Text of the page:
Trauma and the Soul

How does trauma affect the soul?

Working with trauma is getting a lot of attention these days and rightly so as in the United States alone, it is estimated that over 223 million people suffer from some type of trauma. That’s 70% of the population.

Understanding trauma and skill with working with it in the psychological and emotional arenas has grown tremendously in the past few decades, but what about spiritual work with trauma. How does trauma affect our soul?

Trauma is any experience which the soul is not able to tolerate with the resources available to her at the time of the event. A trauma can be physical, as in the case of physical accidents, bodily injuries, severe or chronically incapacitating sickness. It can also be emotional, related to the physical trauma, a response to a trauma in the immediate family, witnessing abuse or trauma happening to others, or being emotionally traumatized by other’s cruelty and mistreatment, by an important loss like a death in the immediate family, etc. Trauma has such a powerful impact on the soul that its influence can last a lifetime and affects our life and experience profoundly even when we have no recollection of the trauma. – A. H. Almaas, The Inner Journey Home, ch. 12

frozen trauma pain suffering

Due to the intensity of the energetic and emotional shock of trauma, the soul’s identification with who/what we are becomes, in a way, rock-solid. This is often referred to as “frozen” in trauma work.

Our identity becomes frozen in time as does our protective, defensive, coping energy.

Vulnerability & Trauma

Vulnerability has its own emotional issues. People block vulnerability because of various emotional traumas from childhood. Understanding these traumas will allow the possibility of vulnerability. This is one reason we work on emotional understanding. The more you understand your emotions and why you block them, the more you allow yourself to be vulnerable.  –  A. H. Almaas, Diamond Heart Book Three, ch. 13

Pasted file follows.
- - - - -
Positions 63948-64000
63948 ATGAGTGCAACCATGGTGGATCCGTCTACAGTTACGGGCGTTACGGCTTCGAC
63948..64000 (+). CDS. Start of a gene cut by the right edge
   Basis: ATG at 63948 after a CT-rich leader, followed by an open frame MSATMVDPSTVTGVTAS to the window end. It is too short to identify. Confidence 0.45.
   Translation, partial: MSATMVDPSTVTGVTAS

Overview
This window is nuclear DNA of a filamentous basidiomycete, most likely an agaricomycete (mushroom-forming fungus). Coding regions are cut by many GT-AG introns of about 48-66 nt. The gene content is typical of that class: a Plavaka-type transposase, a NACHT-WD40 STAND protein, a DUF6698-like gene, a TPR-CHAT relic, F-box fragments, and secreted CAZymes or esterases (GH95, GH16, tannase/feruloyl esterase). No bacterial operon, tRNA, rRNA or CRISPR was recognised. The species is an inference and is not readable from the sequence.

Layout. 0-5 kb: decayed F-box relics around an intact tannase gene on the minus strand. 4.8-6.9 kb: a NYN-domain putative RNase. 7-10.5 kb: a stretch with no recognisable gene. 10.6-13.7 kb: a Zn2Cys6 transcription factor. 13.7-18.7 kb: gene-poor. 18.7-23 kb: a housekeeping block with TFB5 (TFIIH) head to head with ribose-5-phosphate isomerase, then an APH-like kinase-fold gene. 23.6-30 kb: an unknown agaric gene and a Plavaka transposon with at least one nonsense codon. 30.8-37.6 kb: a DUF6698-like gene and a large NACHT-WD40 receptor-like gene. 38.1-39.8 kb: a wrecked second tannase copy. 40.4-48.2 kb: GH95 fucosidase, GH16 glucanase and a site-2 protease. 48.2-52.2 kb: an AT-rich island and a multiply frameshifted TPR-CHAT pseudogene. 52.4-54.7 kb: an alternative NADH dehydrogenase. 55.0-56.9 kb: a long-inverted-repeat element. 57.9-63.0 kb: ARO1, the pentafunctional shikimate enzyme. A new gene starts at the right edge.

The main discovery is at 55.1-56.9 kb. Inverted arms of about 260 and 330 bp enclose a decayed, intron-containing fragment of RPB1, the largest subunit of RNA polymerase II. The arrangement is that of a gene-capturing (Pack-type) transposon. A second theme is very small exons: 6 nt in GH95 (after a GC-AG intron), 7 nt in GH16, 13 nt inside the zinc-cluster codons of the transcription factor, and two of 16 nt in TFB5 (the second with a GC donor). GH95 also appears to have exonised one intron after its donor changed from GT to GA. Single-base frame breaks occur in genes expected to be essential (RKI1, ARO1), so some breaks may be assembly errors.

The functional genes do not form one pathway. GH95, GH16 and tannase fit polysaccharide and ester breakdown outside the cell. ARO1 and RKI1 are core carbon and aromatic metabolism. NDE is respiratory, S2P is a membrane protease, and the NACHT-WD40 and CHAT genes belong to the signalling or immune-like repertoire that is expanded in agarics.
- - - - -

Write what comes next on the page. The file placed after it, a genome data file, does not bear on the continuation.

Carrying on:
Previous Events on Trauma and Spirituality

Recently, A. H. Almaas had dialogues with two prominent experts in the field of trauma: Gabor Mate and Thomas Hubl. In both of these dialogues, trauma is explored from both the therapeutic and spiritual views.

In THE NEUROBIOLOGY OF “WE:” How Relationships, the Mind, and the Brain Interact to Shape Who We Are, Dan Siegel talks about his work with PTSD patients and how the effects of trauma on memory and orienting in present time are two of the major factors that need to be worked with to “unfreeze” the individual from their traumatic event.

Trauma & Spirituality Event

trauma and spirituality

The Diamond Approach continues to respond to the interest and needs for deeper work with and understanding of trauma and its influence on spiritual development with Trauma & Spirituality: Somatic Gifts and Challenges on the Path, a part of the Spiritual Wisdom of the Body series.

Trauma & Spirituality is presented by Jessica Britt, a student of Hameed Ali’s since 1977 and a Diamond Approach teacher since 1985. She is a Diamond Approach training director, leading ongoing groups in Europe, Canada, and the US. In the ’80s she was on the Gestalt staff of Esalen Institute creating an integration of Reichian and Gestalt work. While at Esalen, she was a student within the Native American Traditions, leading wilderness journeys. In addition, she studied Continuum Movement with Emilie Conrad. A nurse in the ’70s, she specialized in the field of childhood sexual & physical abuse.